NEAR WEST SIDE — Crews will soon begin building the foundation for the long-awaited Damen Green Line stop, a $50 million project that will fill in a large gap along the elevated line on the city’s Near West Side.
Aldermen completed a procedural vote last week — a move that changes the zoning around the station site — officially clearing a path for the new Green Line stop. If all goes well, the new station is slated to open in 2020.
Right now, there is no Green Line station between the California and Ashland, a 1-½ mile gap. The new station, will right a historic wrong, Ald. Walter Burnett Jr. (27th) said earlier this month.
Burnett believes a station was not previously built between California and Ashland because the city did not want to construct new “L” stops near public housing sites — in this case, near the now-torn-down Henry Horner Homes.
“I think they were trying to avoid public housing being able to disrupt folks on the train,” Burnett said. “I see it as discrimination.”
The Industrial Council of Nearwest Chicago and West Side leaders have pushed for a Damen Green Line station for 15 years.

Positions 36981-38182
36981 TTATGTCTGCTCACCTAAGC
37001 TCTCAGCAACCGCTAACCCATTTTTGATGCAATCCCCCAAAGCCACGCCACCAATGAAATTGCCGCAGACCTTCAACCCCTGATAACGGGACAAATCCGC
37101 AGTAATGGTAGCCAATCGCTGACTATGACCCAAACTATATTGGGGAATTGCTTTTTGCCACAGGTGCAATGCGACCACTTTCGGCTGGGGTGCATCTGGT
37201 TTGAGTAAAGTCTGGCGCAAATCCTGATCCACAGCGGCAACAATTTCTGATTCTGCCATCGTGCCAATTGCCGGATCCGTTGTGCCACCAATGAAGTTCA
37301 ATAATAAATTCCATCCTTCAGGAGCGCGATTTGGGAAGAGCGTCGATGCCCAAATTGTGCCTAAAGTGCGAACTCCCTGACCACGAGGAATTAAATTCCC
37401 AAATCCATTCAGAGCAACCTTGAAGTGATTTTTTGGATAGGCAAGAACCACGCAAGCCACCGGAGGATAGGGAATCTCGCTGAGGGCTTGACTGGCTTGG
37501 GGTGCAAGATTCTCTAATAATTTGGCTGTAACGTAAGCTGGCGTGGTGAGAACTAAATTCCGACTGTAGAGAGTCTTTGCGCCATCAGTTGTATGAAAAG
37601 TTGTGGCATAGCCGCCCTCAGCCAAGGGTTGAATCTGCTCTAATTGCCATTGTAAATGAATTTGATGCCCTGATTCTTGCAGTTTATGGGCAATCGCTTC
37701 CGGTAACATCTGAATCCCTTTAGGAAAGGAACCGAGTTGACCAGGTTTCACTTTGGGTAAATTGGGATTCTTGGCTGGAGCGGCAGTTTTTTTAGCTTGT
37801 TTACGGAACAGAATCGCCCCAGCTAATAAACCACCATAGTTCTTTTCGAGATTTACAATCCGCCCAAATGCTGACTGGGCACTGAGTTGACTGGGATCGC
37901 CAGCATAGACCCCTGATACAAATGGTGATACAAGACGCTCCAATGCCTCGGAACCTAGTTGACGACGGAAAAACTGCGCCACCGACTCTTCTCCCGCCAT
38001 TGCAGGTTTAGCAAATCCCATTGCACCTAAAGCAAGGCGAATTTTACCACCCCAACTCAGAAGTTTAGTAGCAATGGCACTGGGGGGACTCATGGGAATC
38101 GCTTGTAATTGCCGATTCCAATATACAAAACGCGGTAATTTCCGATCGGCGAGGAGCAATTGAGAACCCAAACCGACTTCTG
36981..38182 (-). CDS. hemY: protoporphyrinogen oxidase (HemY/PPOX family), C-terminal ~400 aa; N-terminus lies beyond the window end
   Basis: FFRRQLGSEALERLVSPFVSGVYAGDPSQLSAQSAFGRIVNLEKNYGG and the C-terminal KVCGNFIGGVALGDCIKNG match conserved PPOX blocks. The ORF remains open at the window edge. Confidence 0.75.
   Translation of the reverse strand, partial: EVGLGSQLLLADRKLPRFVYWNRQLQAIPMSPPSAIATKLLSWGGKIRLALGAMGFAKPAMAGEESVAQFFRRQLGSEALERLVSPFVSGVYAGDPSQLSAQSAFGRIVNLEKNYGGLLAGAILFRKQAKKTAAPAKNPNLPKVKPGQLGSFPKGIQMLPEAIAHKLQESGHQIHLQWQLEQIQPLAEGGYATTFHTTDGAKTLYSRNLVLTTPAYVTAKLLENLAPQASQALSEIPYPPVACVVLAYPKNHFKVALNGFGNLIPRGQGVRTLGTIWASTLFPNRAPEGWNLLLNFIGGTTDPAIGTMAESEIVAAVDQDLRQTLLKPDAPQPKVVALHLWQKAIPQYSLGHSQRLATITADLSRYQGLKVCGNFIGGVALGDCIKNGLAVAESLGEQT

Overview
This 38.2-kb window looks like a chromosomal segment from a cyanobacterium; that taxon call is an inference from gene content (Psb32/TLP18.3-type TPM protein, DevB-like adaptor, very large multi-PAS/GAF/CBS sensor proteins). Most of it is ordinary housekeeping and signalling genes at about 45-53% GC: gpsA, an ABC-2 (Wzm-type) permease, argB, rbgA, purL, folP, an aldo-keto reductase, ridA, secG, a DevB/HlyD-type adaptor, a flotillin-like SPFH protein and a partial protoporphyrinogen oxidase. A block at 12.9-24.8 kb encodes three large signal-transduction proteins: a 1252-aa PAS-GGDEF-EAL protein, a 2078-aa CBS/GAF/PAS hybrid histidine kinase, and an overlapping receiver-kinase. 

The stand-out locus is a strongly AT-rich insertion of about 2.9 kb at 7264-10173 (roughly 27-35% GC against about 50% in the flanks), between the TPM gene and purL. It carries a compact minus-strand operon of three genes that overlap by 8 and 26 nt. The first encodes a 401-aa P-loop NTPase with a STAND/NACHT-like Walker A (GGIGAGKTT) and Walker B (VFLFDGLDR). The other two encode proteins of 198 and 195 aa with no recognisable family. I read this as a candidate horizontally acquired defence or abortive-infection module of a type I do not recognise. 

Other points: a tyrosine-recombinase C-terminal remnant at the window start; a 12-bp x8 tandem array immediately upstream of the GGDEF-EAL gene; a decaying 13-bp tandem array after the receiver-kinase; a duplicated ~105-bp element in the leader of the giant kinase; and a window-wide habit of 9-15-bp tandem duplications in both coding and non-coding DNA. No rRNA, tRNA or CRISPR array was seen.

The new station will serve businesses along the Kinzie Industrial Corridor, United Center crowds and nearby residents, including tenants of the Chicago Housing Authority’s Villages of Westhaven complex, which replaced the Henry Horner Homes.
Construction to prepare for the Damen Green Line project began on Lake Street in April. The work includes revamping a half-mile stretch of Lake under the tracks between Ashland and Damen.
Underground and foundation work is expected to begin in early 2019, said Michael Claffey, a spokesman for the Department of Transportation.
The modern-looking new station designed by Perkins + Will includes a glass pedestrian bridge and larger train platforms, aimed at accommodating big crowds visiting the United Center. State funds and Kinzie Industrial Corridor tax-increment financing (TIF) dollars will pay for the new station, Mayor Rahm Emanuel said earlier this summer.
Since 2011, the city has invested more than $8 billion in transit improvements, including more than 40 stations rebuilt or rehabbed.
The station is one of a series of fill-in stations built under Emanuel. The Green and Pink Line stations at Morgan and the Green Line station at Cermak-McCormick Place left major gaps of more than a mile.
Emanuel announced the new station in 2017.
Check out more renderings of the planned station: